May 28th this year was just a normal day for 30 year old Jane Mwangi. She was walking home from Church when her life turned upside down.
The future looked bright for Jane after graduating with a Masters degree in communication from the Communication University of China in Beijing. She was working as a reporter for a local magazine and her career was getting off well.
Jane live with her parents in Civil Servants Estate in Kariobangi South. The place is not very safe and the situation was made worse by ongoing constructions which acted as hiding places for robbers.
“I had just alighted from a matatu and was walking home at about 7.30pm. I was talking to a friend as we headed to my gate. Out of the darkness, a young, bearded man stood in front of us, blocking our way. He looked nervous, but demanded for our valuables.
I gave him what I had in my hands: a Huawei mobile phone. He quickly went to the M-pesa app and started fidgeting with it. With him distracted, my friend managed to get away, leaving me at the mercy of the thug. He demanded for my PIN to access the cash. Too frightened to think straight, I mumbled some numbers. He put the pin and when he could not access the money, whipped out a gun and in a split second, fired it through my chest. Everything happened so fast. The pain was unbearable and I started losing consciousness. I could not scream as loud but kept begging him to spare my life. He ran off into the darkness.” Jane narrated to The Star.
“The bullet hit my right shoulder and went through my back. It was trapped by my sweater where it hang until the doctors saw it. I fell on my back. I could hear sounds far away but did not make much sense of them. I was repeating the Mpesa pin as if the assailant was still there. The gunshot reverberated through my neighbourhood, attracting attention. The first person to respond was my immediate neighbour. I could hear her desperation as she exclaimed, “They shot Jane!” She started shouting for help. My parents came very fast, and got me to a nearby hospital which referred me to Kenyatta National Hospital.”
The following day, the bad news was delivered to her.
“However, it was at Coptic Hospital where I was admitted the same night. The doctors worked hard and fast to control the bleeding. The next day, I went through hours of surgery. The doctors informed me that the bullet missed my spine by only a millimetre. It however destroyed nerves in the area, leaving my whole body without feeling. I was coming to terms with the events of the previous night when the surgeons came to my bed side.
They told me as calmly as they could, that I may never walk again, since the bullet grazed nerves on my thoracic spinal cord area. I could not feel the lower section of my body, so I could as well assume I won’t walk for a while. But never walk again? The news left me dumbfounded.”
Jane continues to narrate her story.
I would undergo painful physiotherapy sessions every day at the hospital. But I was determined to get my whole life back. After some weeks of treatment, I was discharged. I have no control of my bowels so I use a catheter. My mother has to clean me up as well as do everything else for me. Everything. Would you imagine being washed by your mom at 30 years?
I also needed a special orthopaedic mattress that cost Sh80,000. A good Samaritan offered the mattress for free. I could not turn myself in bed, or even sit up without assistance. This left me with bed sores, some so severe that I have been in and out of hospital for treatment. The life of loneliness, being bed ridden and house-bound, began. Out of empathy, my friends raised funds to get me a wheelchair. I had to learn how to operate it to get me around.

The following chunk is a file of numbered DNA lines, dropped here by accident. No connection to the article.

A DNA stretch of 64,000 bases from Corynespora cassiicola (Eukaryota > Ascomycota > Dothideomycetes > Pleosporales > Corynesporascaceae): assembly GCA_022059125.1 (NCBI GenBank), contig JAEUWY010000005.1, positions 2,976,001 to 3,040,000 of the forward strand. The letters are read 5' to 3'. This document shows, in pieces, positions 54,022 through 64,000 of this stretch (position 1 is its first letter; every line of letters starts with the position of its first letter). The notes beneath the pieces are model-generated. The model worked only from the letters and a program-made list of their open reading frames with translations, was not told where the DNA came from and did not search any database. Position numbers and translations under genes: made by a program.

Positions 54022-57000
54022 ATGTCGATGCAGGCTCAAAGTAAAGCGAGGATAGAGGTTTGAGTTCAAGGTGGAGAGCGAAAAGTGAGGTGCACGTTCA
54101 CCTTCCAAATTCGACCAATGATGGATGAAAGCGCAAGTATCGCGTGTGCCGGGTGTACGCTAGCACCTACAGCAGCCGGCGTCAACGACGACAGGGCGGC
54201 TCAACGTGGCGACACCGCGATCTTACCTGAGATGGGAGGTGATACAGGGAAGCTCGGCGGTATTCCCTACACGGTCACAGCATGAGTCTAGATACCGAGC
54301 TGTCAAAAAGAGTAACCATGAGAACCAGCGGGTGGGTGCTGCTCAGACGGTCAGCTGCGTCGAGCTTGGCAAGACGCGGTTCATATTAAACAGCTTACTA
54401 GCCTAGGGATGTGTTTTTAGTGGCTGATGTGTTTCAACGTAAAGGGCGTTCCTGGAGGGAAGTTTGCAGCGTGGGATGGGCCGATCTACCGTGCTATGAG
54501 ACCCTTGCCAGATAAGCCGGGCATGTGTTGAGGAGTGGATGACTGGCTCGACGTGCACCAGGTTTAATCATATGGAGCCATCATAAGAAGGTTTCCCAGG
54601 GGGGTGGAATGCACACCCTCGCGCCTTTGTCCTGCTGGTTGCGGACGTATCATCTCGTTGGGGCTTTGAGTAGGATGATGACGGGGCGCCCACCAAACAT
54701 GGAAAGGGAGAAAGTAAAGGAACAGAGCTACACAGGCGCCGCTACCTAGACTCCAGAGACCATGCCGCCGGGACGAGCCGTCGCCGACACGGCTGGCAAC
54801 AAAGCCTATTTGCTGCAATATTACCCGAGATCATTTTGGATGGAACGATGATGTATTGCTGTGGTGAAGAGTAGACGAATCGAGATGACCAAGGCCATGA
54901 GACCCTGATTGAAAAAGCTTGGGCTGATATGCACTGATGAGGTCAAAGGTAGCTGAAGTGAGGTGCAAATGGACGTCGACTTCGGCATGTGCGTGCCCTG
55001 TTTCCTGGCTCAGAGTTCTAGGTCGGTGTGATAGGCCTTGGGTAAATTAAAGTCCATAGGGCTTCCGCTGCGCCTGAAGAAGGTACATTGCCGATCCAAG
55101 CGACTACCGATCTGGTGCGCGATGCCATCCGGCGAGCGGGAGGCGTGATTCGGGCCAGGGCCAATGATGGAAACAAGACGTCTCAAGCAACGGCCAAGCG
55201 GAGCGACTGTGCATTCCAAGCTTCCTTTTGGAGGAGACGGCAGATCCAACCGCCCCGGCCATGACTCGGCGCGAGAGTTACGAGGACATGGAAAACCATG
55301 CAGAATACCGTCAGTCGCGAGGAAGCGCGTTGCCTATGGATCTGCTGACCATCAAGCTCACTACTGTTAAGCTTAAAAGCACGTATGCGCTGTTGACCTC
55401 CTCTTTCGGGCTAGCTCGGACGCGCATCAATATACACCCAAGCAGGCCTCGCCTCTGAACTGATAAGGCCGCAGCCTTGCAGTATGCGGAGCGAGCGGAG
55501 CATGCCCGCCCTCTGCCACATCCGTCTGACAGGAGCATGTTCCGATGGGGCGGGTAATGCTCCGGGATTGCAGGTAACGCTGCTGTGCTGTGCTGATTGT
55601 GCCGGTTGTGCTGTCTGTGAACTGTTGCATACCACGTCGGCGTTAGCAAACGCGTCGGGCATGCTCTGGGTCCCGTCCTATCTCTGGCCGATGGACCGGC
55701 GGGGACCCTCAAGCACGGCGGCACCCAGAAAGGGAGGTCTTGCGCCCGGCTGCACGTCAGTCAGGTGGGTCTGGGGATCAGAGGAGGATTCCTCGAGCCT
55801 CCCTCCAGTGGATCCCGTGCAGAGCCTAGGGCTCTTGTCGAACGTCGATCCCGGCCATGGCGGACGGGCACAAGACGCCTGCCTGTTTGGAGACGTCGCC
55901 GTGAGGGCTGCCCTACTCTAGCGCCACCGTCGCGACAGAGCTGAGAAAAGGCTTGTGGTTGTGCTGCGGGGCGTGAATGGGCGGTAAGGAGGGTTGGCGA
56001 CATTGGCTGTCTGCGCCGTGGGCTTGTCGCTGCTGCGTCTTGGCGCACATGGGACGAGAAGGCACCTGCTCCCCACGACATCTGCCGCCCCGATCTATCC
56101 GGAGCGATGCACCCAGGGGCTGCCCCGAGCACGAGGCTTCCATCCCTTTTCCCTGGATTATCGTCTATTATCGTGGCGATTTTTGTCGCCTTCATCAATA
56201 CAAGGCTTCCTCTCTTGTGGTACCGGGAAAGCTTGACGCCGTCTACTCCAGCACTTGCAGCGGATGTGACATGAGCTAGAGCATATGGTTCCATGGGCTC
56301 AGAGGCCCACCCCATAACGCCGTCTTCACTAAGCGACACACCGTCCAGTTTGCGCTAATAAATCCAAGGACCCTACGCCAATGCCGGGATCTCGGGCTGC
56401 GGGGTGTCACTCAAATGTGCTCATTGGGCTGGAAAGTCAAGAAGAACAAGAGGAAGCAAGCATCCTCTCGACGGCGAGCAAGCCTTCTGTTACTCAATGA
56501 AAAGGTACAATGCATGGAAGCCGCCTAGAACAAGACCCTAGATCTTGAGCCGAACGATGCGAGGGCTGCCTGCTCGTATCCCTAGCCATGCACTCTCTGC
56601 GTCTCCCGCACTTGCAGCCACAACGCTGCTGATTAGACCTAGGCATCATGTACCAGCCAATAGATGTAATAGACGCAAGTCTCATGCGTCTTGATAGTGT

Having a catheter inserted in the body to pass urine is another whole world of learning. I am more prone to urinary tract infections now and must take medications to clear them. We were not prepared for this when I was discharged from hospital, and it has taken its toll on me.
But there’s hope. Jane may very well walk again. A second doctor informed her that since her legs experience occasional spasms, the nerves are still capable of function. Good news indeed, but the treatment does not come cheap.
That was the good news. However, the treatment was only available abroad, he said, because no Kenyan hospital has the ability to treat me beyond what I have received so far. My friends have taken to searching for a hospital that can offer rehabilitative treatment to help me. We have been in communication with a hospital in Texas, USA.
They have gone through my medical records and have responded. They quoted a treatment regime that can help me regain control of my bowel movement, and get me off the catheter. For that, I need at least Sh10 million ($100,000). That would be followed by more rehabilitative treatment to help me regain use of my lower body.
With no medical insurance, her family has spent close to a Sh1 million already on treatment. Friends are helping, but for Jane to walk again, she’ll need much more.
Kenyans have done it before and I’m sure we’ll not get tired. Jane needs our help. 50bob, Sh100, Sh500, whatever you want to give, it will be greatly appreciated. Let Jane walk again.
Her phone was sold on OLX and eventually returned to her after the police tracked it. She says she cannot use it because of the trauma it brings.
No person deserves so much misery in one lifetime. Help Jane walk again.
Equity Bank Acc no. 1450164274483, under the name Jane Mwangi Medical Fund.
Alternatively, send anything on Mpesa paybill 596018, in the name of Jane Medical Fund.
– Additional reporting by the Star